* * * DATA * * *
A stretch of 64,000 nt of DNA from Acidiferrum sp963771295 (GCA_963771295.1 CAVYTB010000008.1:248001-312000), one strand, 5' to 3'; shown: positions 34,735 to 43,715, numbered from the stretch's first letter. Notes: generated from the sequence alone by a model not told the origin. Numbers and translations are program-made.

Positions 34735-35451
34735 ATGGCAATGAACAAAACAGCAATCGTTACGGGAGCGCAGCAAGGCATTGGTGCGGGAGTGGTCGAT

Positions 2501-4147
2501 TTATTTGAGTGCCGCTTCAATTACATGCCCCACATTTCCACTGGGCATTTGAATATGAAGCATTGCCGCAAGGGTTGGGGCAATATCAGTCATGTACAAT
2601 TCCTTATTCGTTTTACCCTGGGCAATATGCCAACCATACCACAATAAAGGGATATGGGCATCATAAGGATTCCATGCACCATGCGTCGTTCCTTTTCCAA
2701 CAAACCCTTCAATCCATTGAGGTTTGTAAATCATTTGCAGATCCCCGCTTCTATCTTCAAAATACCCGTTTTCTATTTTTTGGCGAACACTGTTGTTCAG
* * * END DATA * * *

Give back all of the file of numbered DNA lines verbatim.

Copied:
A stretch of 64,000 nt of DNA from Acidiferrum sp963771295 (GCA_963771295.1 CAVYTB010000008.1:248001-312000), one strand, 5' to 3'; shown: positions 34,735 to 43,715, numbered from the stretch's first letter. Notes: generated from the sequence alone by a model not told the origin. Numbers and translations are program-made.

Positions 34735-35451
34735 ATGGCAATGAACAAAACAGCAATCGTTACGGGAGCGCAGCAAGGCATTGGTGCGGGAGTGGTCGAT

Positions 2501-4147
2501 TTATTTGAGTGCCGCTTCAATTACATGCCCCACATTTCCACTGGGCATTTGAATATGAAGCATTGCCGCAAGGGTTGGGGCAATATCAGTCATGTACAAT
2601 TCCTTATTCGTTTTACCCTGGGCAATATGCCAACCATACCACAATAAAGGGATATGGGCATCATAAGGATTCCATGCACCATGCGTCGTTCCTTTTCCAA
2701 CAAACCCTTCAATCCATTGAGGTTTGTAAATCATTTGCAGATCCCCGCTTCTATCTTCAAAATACCCGTTTTCTATTTTTTGGCGAACACTGTTGTTCAG